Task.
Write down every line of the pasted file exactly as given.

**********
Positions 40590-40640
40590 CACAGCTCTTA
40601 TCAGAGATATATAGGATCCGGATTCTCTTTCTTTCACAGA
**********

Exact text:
Positions 40590-40640
40590 CACAGCTCTTA
40601 TCAGAGATATATAGGATCCGGATTCTCTTTCTTTCACAGA